NASCAR Hall of Fame: Glen Wood
Get history of Wood Brothers Racing and full crew of Trevor Bayne
Glen and Leonard Wood join NASCAR HOF historian Buz McKim to discuss their legendary careers in racing.
Glen and Leonard Wood discuss the Hall of Fame, their relationships with Ford and when Leonard will join Glen in the Hall.
A fan of the sport long before he became a driver, this Hall of Fame inductee went on to a long career as an owner and driver.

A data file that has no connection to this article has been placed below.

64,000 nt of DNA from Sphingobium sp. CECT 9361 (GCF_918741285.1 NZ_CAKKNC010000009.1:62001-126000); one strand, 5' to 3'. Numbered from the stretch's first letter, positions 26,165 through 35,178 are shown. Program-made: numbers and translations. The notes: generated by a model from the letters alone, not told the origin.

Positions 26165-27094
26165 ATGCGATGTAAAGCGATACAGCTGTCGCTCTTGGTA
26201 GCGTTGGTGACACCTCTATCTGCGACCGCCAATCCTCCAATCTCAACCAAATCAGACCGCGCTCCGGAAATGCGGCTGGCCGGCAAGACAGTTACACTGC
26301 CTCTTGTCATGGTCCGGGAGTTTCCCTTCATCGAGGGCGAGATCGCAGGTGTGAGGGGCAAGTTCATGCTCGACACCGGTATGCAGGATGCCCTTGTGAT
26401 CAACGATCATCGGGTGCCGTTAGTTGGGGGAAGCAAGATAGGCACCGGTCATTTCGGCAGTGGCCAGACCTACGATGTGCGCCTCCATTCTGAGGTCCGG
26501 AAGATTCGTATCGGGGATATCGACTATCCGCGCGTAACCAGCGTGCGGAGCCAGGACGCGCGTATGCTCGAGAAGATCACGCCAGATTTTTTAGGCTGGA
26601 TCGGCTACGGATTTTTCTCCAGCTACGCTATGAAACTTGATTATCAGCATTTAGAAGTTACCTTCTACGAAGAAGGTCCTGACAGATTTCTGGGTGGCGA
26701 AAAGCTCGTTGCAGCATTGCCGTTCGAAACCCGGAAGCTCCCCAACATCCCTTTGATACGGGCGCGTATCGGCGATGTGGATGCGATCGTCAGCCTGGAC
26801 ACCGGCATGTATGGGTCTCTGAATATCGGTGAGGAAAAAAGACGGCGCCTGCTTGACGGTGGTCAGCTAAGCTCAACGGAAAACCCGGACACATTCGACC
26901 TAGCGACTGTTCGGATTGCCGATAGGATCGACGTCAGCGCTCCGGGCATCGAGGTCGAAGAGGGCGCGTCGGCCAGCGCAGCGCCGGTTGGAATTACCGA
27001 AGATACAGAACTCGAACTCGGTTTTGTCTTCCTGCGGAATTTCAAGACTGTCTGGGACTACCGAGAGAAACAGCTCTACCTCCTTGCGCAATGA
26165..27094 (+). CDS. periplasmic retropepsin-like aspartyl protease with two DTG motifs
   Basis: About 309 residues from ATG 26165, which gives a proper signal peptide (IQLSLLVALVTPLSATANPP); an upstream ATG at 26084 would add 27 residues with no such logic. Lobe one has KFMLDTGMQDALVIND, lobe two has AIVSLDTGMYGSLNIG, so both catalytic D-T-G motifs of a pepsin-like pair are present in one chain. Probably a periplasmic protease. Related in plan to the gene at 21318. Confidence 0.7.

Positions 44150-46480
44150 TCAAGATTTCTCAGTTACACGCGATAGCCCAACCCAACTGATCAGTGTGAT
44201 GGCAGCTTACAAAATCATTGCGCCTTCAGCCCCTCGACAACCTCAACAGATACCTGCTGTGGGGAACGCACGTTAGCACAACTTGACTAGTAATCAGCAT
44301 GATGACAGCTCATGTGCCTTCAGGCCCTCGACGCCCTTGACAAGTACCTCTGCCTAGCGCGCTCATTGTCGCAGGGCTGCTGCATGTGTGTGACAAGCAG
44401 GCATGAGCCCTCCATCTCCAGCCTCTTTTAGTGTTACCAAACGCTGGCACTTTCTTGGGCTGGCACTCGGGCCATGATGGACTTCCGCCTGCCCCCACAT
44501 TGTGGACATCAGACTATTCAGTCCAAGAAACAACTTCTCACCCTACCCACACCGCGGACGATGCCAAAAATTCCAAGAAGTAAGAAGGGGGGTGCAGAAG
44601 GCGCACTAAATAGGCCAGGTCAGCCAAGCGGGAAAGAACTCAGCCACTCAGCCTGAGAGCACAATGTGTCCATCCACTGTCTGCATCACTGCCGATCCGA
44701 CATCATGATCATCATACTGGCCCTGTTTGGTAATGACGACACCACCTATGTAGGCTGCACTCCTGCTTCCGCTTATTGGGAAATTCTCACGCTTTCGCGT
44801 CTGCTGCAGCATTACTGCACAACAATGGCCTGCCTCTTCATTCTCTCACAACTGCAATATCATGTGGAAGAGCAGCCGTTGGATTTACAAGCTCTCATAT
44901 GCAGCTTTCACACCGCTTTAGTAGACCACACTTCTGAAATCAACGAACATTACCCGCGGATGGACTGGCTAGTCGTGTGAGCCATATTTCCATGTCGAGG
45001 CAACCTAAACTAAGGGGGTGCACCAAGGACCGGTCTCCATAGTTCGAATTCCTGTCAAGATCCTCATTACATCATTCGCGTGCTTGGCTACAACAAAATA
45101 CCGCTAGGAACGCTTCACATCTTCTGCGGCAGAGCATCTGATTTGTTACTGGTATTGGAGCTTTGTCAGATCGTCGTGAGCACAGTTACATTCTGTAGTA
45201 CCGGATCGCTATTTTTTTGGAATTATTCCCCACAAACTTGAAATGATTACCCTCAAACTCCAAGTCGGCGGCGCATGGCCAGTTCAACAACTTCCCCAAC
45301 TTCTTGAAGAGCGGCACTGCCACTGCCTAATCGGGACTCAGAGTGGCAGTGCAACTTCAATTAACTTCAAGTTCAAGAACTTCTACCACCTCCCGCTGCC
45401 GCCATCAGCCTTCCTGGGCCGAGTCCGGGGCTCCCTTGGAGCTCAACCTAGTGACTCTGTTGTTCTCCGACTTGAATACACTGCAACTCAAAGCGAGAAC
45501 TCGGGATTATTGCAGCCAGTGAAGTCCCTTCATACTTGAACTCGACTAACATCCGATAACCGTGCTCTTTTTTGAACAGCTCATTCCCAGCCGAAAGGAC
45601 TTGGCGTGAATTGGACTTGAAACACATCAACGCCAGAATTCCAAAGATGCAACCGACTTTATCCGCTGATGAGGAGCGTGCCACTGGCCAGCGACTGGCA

Remaining tracks place a premium on what NASCAR's powerhouses do best RELATED: Play NASCAR Fantasy Live " Sign up for RaceView today Either way, someone was going to crash the party. No matter which of the two frontrunners ultimately took the checkered flag this past Sunday at Watkins Glen International , the venerable upstate New York road course was going to deliver what most everyone believed it would -- a new face introduced into the Chase for the NASCAR Sprint Cup, and a new name almost certainly added to that expanded 16-driver grid. It went above and beyond that, providing viewers with breathless, desperate racing between AJ Allmendinger and Marcos Ambrose , both of whom knew their playoff hopes hinged solely on the results of Sunday afternoon. In the end it was Allmendinger, who a year ago this coming weekend was celebrating a Nationwide Series victory at Mid-Ohio for Roger Penske, and now stands on the brink of his first playoff berth at NASCAR's top level. The Chase now appears very close indeed, with the opener at Chicagoland looming just a month away, and during this late-summer stretch run the final pieces will fall into place. There's a bit of symmetry in it all: four races remaining in the regular season, four spots remaining in the playoff. We've reached the point where it will be impossible to have more than 16 different winners, as much as some of us had hoped to see it, if just for the anxious spectacle it would create. While there's still a chance to get to 16 winners and knock out anyone relying solely on points, we're beyond the point of wild cards -- no road courses or restrictor-plate venues remain to level the field for the long shots still holding out hope. The four tracks remaining all place a premium on the things the sport's established powers do best. For instance -- Michigan International Speedway, site of Sunday's Sprint Cup event, and where hours on the dynamometer and in the wind tunnel are prerequisites on a blisteringly fast 2-mile track. The last driver you might be able to term an upset winner in Brooklyn might have been Brian Vickers for Red Bull in 2009, but that's probably unfair given the cash Dietrich Mateschitz was sinking into that program at the time. Before that, the last surprise there was perhaps Charlie Glotzbach in 1970, although owner Ray Nichels turned out some stout cars back in the day. Even at a track notorious for its fuel-mileage finales, the shockers are usually resigned to qualifying on Friday afternoon. Then it's on to Bristol , where Carl Edwards won in the spring, and which demands the kind of short-track rhythm which elite drivers do best, not to mention a car fast enough to prevent getting lapped on an early green-flag run. For all the focus on calamity and bump-and-run, the list of winners at Bristol is as star-studded as that of any other track. That kind of speed on a half-mile venue weeds out the field fairly quickly. There's never really been a shocker at Bristol, which tends to be dominated for long stretches by truly great drivers -- first by Cale Yarborough, then Darrell Waltrip, then Rusty Wallace, then the Busch brothers -- until the next one finds the knack. For years, the place gave Jimmie Johnson fits, it's so difficult. Drama? Plenty. Upsets? Unheard of. Atlanta may be something of a different story. Jerry Nadeau scored his lone career victory there in 2000, and call-up Kevin Harvick pulled an emotional stunner the next season, but both those drivers were working for top owners -- the former Rick Hendrick, the latter Richard Childress -- and wheeling equipment unparalleled for their time. Morgan Shepherd won three times there between 1986 and '93, his latter two victories coming for Bud Moore and the Wood Brothers in an era where those teams were still competitive. But this isn't the '90s anymore. Atlanta is another of those fast horsepower tracks, and the drivers who have historically owned the place are those with the most under the hood. So then -- Richmond. Sweat-it-out, bite-the-fingernails, don't-get-wrecked, last-chance Richmond. We've seen the near-impossible happen there before, in the form of Jeremy Mayfield winning the race in 2004 to wedge his way into that inaugural Chase field the only way he could. The possibility certainly exists that we could witness something like that again -- even if first-time winners run the table the next three weeks, there would still be room for one more on that Saturday night in the Virginia capital. As far as true upset potential, history points to Mayfield (whose Ray Evernham-owned team was better than the numbers might indicate) and Joe Nemechek winning in 2003. Nemechek that season, though, was a Hendrick driver. So does that really count? Michigan will help clear the picture, albeit if only a little. A victory by any repeat winner this weekend will officially lock in all those drivers with one victory -- guys we figured were in anyway -- and bolster the hopes of those hoping to get in on points. Another first-time winner (Michigan mainstay Greg Biffle , maybe?) and the pressure really begins to build on those guys who have yet to visit Victory Lane. A playoff of 16 winners may seem a remote possibility, but if we get to Bristol or Atlanta and there's still a chance of it -- well, a few firesuit collars may begin to feel mighty tight indeed. All that said, a tip of the cap to Allmendinger, who in almost certainly the final opportunity to do so gave us one more real underdog to go along with Aric Almirola, who pulled his shocker in the rain-shortened Daytona race in July. And while we're at it, give some credit to David Ragan, who told us all along this kind of thing was coming, even though he won his Talladega race a year too early. At Watkins Glen , Allmendinger and Ambrose provided a dramatic, grand final hurrah for the little guys. Thanks for the show, gentlemen. But given the tracks remaining in the regular season and the demands required in the Chase, the big boys will take it from here. MORE: READ: Latest NASCAR news WATCH: Latest NASCAR video PLAY: NASCAR Fantasy Live FOLLOW LIVE: Get RaceView FULL SERIES COVERAGE • Latest news • Standings • Schedule